Leiden Law Blog

New human rights master takes a comparative approach

Posted on by Titia Loenen in Public Law
New human rights master takes a comparative approach

Leiden Law School is launching a new advanced master in European and International Human Rights Law which will start in September 2014. The most distinguishing feature of the programme is the comparative perspective it takes to regional and global human rights systems and the way in which ‘law in the books’ is time and again related to ‘the law in action’. The programme is thus expected to provide students with the flexibility to work in different human rights settings at the national and international level and with the ability to choose between different options for promoting the realisation of human rights in different political, social and cultural environments.

The human rights issues raised by Uganda's draconian anti-gay act that was signed into law last week by president Museveni shows the importance of such a perspective. The act threatens homosexuals and anyone supporting them in any way (e.g. by providing housing or promoting their rights) with severe prison sentences.

To put any effective pressure on Uganda to repeal its anti-homo legislation, deploying multiple human rights strategies will be crucial. Western countries were quick  to denounce the act, but Museveni retorted by accusing them of 'social imperialism'. Whatever the merits of this accusation, a similar response cannot be sustained in respect of UN reactions to the act. That is why it is important that the UN High Commissioner of Human Rights, Navi Pillay, was also quick to denounce the act. She stressed that the act violates a host of fundamental human rights that are all enshrined in Uganda’s own constitution and in the international treaties it has ratified.

Maybe even more important, however, would be pressure from within Africa itself.  Nobel Prize laureate Desmond Tutu has spoken out strongly against the act, but the African Commission on Human and People's Rights has remained silent so far. This may be explained by the sensitivity of homosexuality in the African region, but is quite worrying. Interestingly, however, the Commission's  Special Rapporteur on Human Rights Defenders in Africa did stand up for gay rights, be it in an indirect way, just a few weeks ago. She expressed her deep concern about the consequences of a Nigerian act that prohibits same-sex marriage, because it would threaten human rights defenders working for the promotion of the rights of sexual minorities. Apparently support for gay rights is not completely lacking within the African human rights system, even if Museveni would like to suggest otherwise.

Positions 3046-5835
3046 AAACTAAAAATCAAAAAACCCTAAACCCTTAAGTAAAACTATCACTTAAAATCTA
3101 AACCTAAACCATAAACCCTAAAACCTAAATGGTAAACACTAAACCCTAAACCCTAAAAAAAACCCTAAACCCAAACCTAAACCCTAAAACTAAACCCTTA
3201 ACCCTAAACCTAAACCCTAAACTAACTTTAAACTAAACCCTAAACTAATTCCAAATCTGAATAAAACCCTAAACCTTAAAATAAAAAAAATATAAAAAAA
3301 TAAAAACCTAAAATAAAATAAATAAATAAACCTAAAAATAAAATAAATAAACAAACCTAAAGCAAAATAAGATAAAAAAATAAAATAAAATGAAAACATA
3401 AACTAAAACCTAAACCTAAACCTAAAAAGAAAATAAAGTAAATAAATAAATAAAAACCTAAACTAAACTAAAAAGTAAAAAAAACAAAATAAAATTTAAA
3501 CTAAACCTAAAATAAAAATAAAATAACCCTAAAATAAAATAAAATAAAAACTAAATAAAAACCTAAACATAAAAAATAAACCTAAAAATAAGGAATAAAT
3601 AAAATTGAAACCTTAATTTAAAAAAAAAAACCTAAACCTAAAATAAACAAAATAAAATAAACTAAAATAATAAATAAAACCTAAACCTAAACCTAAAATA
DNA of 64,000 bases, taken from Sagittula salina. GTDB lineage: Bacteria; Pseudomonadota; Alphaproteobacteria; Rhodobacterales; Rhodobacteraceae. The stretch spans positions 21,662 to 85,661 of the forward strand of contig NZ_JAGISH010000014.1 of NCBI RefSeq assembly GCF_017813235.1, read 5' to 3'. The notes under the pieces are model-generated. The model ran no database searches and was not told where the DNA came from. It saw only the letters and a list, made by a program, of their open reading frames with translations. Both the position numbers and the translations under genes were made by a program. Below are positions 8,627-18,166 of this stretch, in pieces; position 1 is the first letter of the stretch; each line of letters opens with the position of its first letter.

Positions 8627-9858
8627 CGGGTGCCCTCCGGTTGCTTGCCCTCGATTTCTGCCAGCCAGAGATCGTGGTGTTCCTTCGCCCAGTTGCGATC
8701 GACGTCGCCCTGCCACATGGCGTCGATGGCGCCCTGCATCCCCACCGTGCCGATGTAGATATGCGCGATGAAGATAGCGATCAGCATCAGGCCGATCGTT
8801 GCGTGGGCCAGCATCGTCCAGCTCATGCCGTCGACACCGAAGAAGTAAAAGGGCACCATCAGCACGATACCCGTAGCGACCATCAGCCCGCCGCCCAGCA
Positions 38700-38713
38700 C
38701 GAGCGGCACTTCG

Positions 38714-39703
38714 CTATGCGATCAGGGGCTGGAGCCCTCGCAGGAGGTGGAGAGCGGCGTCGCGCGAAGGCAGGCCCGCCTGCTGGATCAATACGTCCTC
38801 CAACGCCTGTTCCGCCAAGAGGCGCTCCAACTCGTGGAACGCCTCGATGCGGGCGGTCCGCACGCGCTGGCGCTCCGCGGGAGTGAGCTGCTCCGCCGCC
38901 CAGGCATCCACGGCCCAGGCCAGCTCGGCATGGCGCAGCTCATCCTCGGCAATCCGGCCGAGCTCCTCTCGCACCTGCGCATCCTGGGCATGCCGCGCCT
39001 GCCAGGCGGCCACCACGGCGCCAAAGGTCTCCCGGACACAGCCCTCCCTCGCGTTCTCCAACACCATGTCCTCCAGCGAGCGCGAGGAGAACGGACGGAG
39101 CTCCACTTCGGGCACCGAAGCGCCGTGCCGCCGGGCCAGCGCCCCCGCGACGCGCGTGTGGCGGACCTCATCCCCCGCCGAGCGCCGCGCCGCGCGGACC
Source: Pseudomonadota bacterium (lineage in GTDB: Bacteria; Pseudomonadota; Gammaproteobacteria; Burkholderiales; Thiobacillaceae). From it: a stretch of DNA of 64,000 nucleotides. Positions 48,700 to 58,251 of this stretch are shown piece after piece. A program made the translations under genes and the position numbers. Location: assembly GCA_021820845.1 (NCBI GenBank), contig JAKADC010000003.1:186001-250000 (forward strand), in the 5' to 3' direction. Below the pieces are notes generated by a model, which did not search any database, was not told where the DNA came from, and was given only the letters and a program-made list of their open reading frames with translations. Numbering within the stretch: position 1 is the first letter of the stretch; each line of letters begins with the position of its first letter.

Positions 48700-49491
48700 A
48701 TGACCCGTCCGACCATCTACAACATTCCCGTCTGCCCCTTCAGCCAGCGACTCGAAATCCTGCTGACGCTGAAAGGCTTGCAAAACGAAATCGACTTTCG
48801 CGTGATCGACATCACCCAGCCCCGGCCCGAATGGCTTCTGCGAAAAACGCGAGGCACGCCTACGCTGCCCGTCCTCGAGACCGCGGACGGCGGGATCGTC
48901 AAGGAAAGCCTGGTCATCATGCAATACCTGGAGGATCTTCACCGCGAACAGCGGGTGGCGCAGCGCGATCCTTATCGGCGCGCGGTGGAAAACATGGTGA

This example shows how different human rights mechanisms may provide different opportunities for channeling the protests and pressure to repeal the anti-gay law. To be as effective as possible it is very important  to have a thorough knowledge of the variety of political and legal instruments available and proper insight into which ones would be most promising to strategically engage in the specific setting of the issue at hand. This is exactly what the new advanced master in human rights law tries to achieve by approaching human rights law in a comparative perspective.

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